We should realize that for more progress and for building a prosperous future for Yemen, Yemenis should learn from the past and realize how history could help provide solutions for the future so that the nation could adequately improve. Yemen is a country known for its wisdom and fine architectural styles. They used to implement very wise methodologies in rain harnessing for providing sufficient water, for agriculture, and in many different traditional values. Hence, they always lived in peace and harmony. Today, you can see that wells are dug everywhere, there is virtually no rain harnessing, and no wise consumption of water and no wise use of agricultural land.
This gives the impression that nations sometimes should learn from the past, and see how their ancestors used to make good use of their lands and resources. This unfortunately is not what I see in the Yemen of today.
All I want to say is that modernization and preserving culture and heritage and natural beauty could always go hand in hand. It is stupid to say that one should alter the other. Look at the example of how Prince Charles of the UK worked intensively to preserve many English towns to have magical natural sites and at the same time equipped them with the most modern infrastructure one could think of. Look at how the natural beauty and the ancient heritage of the region called Chianti near Florence is maintained along with modern facilities wherever you go. The project of the Chianti region is the master piece in the modern world on how the entire region can be protected and maintained. The combination of landscape and cultural heritage under modern facilities live together in harmony. of course, this project was done in cooperation and help of Europeans in love with Italy and today, thanks to the multil-millionaire British, Scandinavians, Germans, the Chiantishire is a beautiful place to stay and visit, done by people who like to live surrounded by natural beauty. The masterpiece of the region called Castel Gridolfo of the size of Shibam in Hadramout, dating back to 8th century AD, entirely restored and upgraded by an Italian Stylist who made it as a perfect example of how an old site can be preserved, protected and used nowadays. Nowadays Chiantishire near Florence is one of the most visited regions in Italy by international tourists, while 20 years ago, it was out of the international tourist map, visited only by amateurs.
Unfortunately, some governments all over the world think that preserving culture and natural beauty is always an obstacle in front of development and progress, and that it costs a lot in financial terms to do so. This is absolutely wrong. Preserving natural sites has never been a source of worries to the government budget. You do not need to spend money on issuing rules that prohibit random construction of buildings. You only need a strong legal system and a strong will to do so. However, this is what we lack in both Yemen and Italy. The weakness of implementing rules in some areas always causes random construction, and hence the ruining of tourist destinations which otherwise if taken care of would be among the most profitable sites for the government. Think of the natural forests, mountains, valleys, and how they would attract tourism from inside and outside the country. Think of the archeological sites in Zabid, in Marib, in Hadramout, and in Sanaa. If they are preserved and dealt with appropriately, they would be among the most important sources of revenue for the state. It is a pity that governments do not take this into consideration.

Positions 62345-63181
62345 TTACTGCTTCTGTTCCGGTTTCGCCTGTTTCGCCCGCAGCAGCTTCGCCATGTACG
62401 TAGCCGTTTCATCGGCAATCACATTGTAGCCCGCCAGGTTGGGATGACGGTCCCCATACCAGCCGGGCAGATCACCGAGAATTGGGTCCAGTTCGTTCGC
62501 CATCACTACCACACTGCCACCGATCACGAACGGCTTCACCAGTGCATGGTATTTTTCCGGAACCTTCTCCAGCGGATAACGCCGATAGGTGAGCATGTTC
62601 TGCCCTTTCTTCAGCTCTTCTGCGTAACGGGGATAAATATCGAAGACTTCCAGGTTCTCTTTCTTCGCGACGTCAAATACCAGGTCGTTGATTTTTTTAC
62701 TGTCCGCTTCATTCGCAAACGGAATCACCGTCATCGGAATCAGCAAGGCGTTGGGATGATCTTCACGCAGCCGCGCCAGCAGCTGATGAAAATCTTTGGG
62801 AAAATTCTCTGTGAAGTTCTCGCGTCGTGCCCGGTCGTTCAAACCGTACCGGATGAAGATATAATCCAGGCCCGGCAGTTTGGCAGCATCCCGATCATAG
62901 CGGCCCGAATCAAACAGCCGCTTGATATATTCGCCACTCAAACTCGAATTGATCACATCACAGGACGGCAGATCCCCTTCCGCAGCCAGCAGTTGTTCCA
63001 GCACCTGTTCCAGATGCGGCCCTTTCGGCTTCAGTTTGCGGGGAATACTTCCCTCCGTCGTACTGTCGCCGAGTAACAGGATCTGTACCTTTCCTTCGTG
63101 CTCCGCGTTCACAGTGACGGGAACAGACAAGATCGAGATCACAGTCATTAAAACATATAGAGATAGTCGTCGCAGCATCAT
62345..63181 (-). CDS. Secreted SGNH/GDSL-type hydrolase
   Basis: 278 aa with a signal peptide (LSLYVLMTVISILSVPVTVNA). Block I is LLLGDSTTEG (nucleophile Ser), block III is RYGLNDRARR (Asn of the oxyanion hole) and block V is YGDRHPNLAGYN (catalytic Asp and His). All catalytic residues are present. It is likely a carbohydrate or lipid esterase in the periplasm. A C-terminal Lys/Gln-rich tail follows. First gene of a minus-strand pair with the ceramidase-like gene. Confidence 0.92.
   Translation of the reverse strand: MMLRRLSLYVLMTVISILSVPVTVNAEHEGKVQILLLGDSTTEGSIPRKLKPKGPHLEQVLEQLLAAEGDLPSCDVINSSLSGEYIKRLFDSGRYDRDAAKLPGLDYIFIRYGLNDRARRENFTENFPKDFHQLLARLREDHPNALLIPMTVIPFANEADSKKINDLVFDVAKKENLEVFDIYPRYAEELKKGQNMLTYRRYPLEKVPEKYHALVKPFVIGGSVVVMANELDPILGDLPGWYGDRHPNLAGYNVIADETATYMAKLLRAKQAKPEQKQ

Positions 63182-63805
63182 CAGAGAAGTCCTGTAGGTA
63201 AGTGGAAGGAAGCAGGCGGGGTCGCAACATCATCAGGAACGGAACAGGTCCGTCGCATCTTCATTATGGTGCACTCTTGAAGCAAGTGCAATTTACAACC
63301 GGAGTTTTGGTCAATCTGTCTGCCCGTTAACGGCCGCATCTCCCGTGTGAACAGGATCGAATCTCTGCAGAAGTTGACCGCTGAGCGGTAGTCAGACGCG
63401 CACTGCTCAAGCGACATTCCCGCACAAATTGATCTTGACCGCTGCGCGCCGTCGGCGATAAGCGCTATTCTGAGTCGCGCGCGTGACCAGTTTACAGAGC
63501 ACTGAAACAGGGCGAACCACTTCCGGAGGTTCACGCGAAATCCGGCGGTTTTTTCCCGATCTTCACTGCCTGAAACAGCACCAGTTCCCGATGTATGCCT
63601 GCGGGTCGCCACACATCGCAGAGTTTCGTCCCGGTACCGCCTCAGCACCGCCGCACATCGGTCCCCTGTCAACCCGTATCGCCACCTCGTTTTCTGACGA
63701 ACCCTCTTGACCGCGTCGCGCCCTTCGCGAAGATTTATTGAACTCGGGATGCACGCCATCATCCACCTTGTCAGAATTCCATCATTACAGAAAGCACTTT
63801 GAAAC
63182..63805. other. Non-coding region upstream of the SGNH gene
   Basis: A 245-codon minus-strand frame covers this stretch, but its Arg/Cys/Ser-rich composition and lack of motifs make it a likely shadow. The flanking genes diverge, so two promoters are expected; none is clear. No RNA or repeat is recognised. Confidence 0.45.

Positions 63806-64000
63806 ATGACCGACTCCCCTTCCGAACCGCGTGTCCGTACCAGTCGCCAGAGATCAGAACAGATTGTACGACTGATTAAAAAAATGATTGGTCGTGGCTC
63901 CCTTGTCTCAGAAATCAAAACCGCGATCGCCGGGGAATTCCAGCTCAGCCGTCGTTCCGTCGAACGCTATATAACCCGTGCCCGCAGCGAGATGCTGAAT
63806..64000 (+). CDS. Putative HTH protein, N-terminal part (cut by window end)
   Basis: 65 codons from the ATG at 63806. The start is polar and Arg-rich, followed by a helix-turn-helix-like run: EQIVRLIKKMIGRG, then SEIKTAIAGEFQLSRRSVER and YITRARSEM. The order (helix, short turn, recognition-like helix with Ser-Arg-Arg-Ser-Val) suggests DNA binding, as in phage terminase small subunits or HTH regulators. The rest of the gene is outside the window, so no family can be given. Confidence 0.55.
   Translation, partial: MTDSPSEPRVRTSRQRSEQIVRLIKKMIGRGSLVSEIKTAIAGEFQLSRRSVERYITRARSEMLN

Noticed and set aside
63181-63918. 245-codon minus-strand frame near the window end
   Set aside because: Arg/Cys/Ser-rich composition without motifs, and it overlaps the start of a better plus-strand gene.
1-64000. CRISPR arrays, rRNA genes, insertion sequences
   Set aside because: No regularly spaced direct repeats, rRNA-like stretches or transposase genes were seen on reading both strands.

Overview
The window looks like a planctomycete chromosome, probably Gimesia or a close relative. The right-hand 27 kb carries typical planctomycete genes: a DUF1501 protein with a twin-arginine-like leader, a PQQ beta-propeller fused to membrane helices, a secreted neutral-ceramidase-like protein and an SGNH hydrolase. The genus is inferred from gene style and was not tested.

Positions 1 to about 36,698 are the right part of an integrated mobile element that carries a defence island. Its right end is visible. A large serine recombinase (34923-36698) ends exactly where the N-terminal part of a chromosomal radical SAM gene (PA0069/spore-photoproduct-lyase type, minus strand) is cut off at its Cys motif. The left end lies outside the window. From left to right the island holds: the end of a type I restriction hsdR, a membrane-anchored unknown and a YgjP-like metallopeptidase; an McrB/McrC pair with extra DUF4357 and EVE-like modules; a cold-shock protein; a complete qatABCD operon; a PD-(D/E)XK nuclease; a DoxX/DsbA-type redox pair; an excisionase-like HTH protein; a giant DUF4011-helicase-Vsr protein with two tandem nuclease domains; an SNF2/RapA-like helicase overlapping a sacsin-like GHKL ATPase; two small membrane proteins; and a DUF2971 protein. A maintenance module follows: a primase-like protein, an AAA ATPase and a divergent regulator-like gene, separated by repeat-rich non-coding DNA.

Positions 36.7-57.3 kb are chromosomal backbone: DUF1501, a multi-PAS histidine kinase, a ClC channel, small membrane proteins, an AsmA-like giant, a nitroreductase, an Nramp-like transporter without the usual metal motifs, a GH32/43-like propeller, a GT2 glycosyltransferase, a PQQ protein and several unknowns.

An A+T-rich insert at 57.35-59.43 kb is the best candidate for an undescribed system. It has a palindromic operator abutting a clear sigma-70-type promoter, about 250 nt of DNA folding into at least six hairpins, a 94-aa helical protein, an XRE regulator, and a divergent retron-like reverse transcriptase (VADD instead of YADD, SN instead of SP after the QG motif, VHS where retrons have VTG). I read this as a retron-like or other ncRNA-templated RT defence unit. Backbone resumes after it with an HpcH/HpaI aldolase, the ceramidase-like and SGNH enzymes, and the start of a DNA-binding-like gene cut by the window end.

Q: You have a good probability of becoming the next minister of culture and tourism in Italy. Once you are in that position, what are you going to do to resolve all the problems you mentioned?
A: First of all, I will concentrate on how to clean the environment form the industrial wastes used in the business community. Among these wastes are the plastic bags. I will be banning the use of plastic bags, which contribute to the destruction of the environment in my country. Then , I will be implementing measures of preserving what is left of our traditional and archeological sites. This should be done without ignoring science and technology of course. Even though we do have laws that prohibit random construction of building, sometimes these rules are broken because of corruption, etc. I will work intensively on having these laws enacted strictly. Apart form plastic bags, there are also hundreds of materials that harm the natural environment, and are sometimes considered poisonous. I will prohibit the use of these materials in populated areas and strict them in conditions that would secure the safety of people and environment.
Here I would also assert on the importance of furiously fighting to keep archeological historic sites without the disruption of the housing complex constructors. I remember an area in Hodeidah in Yemen, where there were only 3 buildings built with Turkish-Yemeni style left from the Ottoman era, which have a fabulous look of heritage and traditional value on them. The rest of the homes are no more than boxes of cement and new houses built in no cultural sense at all. They were only built to occupy villagers without any sense of art. I do not blame the people who built for them houses for their families. I only would blame local bodies in Hodeidah or its Governorate who should have given them reasonable amount of money to build in a less sensitive area, and hence preserve the ruins of the Ottomans.